Bloggers debate whether jurors should have been allowed to consult the Bible in a Colorado death penalty case. They also discuss Zimbabwe's upcoming elections and novelist Ayelet Waldman's public declarations of love for her husband, novelist Michael Chabon.
Bible thumped: Yesterday, the Colorado Supreme Court preserved "a lower court's decision throwing out the sentence of a man who was given the death penalty after jurors consulted the Bible in reaching a verdict." The court said that jurors should have decided the fate of Robert Harvey, who raped and murdered a woman 10 years ago, "without the aid or distraction of extraneous texts."
On Reason's Hit & Run, Jacob Sullum writes, "Unless there is evidence of corruption or bad faith, respect for jurors' independence should preclude an inquiry into the source of the moral values they bring to bear in making their decisions. (Surely biblical wisdom often plays a role--acknowledged or not, read from the text or recalled from memory--in death penalty deliberations.)" Anti-death-penalty Christian blog WalloWorld agrees: "Excluding religious texts - which really relate to a philosophical perspective or worldview - seems to be an arbitrary exclusion. Do we likewise exclude non-religious philosophical debate over the death penalty?"
"Hey, sorry. Rules are rules. Just because you're a bible-thumper doesn't mean you're exempt. 'No outside materials' includes the bible, just as it'd cover any other collection of ancient parables and myths," shrugs stickler Cableshow. "This decision shows that the Consitution, not the Bible, rules in criminal court," crows liberal crime blog TalkLeft. Noting that jurors consulted the "eye for eye" sections from Exodus 21 and Leviticus 24, liberal Ded Space claims, "The purpose of the ancient Hebrew texts was to restrain retaliation, not encourage it. But let's not ever let fake fundamentalism interfere with scholarship." Pro-jury El Borak'sMyopia insists that "the courts more and more are overturning the work of juries" because "juries get in the way of what the court wants to do."
Read more about the court's decision.
Zimbabwean prevolution?: On Sunday, an archbishop called for a "peaceful uprising" in Zimbabwe, which will hold elections on March 31; at least 20,000 people attended a rally opposing the ruling party. "Here's a very safe prediction: Zimbabwe's dictator, Robert Mugabe, will cheat. Why not? He's done it before and gotten away with it," prognosticates conservative blogger Austin Bay. Bay wonders, "If Zimbabwean democrats try a 'Ukraine option,' will South Africa provide the regional support and the EU the international support it will take to avoid a bloodbath? Likewise, violent strikes against protesters would test the Bush Administration's 'pro-democracy' doctrine."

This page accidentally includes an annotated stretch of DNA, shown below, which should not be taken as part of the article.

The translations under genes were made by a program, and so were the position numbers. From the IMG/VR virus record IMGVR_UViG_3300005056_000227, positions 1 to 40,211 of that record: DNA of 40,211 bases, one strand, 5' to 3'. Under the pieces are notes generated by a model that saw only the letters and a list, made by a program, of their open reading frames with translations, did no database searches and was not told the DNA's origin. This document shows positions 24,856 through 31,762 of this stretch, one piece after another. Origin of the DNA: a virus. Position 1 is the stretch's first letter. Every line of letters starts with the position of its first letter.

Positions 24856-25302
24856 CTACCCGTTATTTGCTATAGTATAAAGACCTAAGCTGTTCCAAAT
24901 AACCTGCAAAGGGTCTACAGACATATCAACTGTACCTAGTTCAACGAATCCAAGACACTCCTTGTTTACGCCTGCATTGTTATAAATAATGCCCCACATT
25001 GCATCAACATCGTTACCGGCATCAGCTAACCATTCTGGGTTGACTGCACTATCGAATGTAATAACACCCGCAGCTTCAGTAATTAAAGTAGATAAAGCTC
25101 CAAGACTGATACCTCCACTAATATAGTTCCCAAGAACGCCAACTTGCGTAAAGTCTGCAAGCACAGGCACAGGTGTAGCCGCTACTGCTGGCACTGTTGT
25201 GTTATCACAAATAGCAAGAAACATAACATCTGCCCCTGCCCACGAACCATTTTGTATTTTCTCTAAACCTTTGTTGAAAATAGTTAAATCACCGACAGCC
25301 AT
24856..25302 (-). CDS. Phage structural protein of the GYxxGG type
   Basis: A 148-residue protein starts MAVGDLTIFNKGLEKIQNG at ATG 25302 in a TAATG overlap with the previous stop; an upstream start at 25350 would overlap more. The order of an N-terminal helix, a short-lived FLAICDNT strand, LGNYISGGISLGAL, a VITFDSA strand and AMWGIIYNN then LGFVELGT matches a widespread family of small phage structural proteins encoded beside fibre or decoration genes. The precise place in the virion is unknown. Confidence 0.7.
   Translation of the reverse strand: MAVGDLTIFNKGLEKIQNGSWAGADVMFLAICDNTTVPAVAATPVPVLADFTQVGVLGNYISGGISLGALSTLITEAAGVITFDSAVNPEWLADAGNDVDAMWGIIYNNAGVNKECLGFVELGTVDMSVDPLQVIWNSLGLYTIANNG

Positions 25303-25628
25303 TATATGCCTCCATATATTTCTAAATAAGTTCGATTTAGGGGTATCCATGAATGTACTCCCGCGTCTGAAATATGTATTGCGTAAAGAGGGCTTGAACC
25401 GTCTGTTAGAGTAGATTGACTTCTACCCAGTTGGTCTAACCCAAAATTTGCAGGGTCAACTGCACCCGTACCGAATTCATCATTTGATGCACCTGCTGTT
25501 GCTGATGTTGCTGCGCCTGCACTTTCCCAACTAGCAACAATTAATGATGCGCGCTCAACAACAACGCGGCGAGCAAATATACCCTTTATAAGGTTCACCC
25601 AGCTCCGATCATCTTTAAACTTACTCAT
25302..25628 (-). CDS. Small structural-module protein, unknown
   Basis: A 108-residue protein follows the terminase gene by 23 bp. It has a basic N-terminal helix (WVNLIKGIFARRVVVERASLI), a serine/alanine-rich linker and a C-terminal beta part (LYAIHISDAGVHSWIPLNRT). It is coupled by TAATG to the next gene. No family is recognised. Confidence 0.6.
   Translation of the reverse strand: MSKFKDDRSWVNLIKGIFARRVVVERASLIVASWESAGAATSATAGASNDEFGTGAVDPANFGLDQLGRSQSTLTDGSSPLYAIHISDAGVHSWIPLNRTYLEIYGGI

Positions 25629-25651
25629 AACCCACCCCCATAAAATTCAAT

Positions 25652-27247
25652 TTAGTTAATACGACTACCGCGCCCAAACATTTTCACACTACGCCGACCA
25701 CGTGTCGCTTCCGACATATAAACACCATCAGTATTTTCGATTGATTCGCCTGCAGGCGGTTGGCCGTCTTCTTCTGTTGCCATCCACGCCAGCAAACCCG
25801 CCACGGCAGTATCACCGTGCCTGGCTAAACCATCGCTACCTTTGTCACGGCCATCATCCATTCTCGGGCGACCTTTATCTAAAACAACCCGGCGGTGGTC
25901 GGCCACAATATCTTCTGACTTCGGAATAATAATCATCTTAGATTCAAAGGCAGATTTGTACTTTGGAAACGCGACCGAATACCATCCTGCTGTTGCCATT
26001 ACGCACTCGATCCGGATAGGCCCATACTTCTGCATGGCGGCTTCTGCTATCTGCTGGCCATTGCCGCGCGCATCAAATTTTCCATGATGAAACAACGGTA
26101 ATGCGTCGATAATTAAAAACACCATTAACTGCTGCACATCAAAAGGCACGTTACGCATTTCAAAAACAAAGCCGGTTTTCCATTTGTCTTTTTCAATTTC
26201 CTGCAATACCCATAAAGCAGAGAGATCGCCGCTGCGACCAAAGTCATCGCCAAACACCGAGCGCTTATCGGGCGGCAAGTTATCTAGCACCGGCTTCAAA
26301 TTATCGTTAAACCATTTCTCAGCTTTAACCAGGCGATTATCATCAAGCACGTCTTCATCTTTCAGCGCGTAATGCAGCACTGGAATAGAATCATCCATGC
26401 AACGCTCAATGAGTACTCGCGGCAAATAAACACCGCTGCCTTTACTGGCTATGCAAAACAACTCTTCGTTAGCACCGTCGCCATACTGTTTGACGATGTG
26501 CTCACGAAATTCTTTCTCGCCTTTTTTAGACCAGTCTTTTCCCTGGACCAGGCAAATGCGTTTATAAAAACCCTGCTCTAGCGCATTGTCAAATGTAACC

On NormBlog, political science professor Norman Geras writes, "Along rutted tracks winding between failed maize crops, one person after another held up open-fingered palms and said 'chinja' or change, the slogan of the opposition." This is Zimbabwe, the blog of a "civic action support group," describes television coverage of rallies in support of ruling party ZANU-PF: "The hilarious element of their riveting reports was that in three of the rallies they showed the same footage of dancing, singing women - boy, zpf women get around the country fast!"
Read more about Zimbabwe.
The Amazing Adventures of Ayelet and Michael: In Sunday's New York Times, novelist Ayelet Waldman confesses that she really, really loves her husband. The unnamed object of her affection: novelist Michael Chabon. Waldman writes, "I could think about how our sex life - always vital, even torrid - is more exciting and imaginative now than it was when we first met. … But I don't. I am far too busy worrying about what's wrong with me. … Why am I the only one incapable of placing her children at the center of her passionate universe?"
"Today's epistemological question comes via The New York Times' 'Style' section: Can a woman stalk her own husband?" muses sassy Gawker. "Well, he was once one of People Magazine's '50 Most Beautiful People' (and we did compliment his looks recently), but c'mon! This is just creepy."
Cynical parent Baboon of Magnesia asks, "Can't she love both husband and kids equally, but in different ways? I have a feeling she's just trying to generate some internet buzz so that she can get an interview with Terry Gross." I Love Books suggests that the couple is the "Billy Bob Thornton/Angelia Jolie of the Literary World."
Earlier this month, Waldman wrote a piece for Salon about using her blog to let Chabon know she was suicidal. "I have a lot of respect for writers like Ayelet Waldman who are more honest with their readers than they are with themselves," grad student St. Nate responded.
Read more about Waldman.
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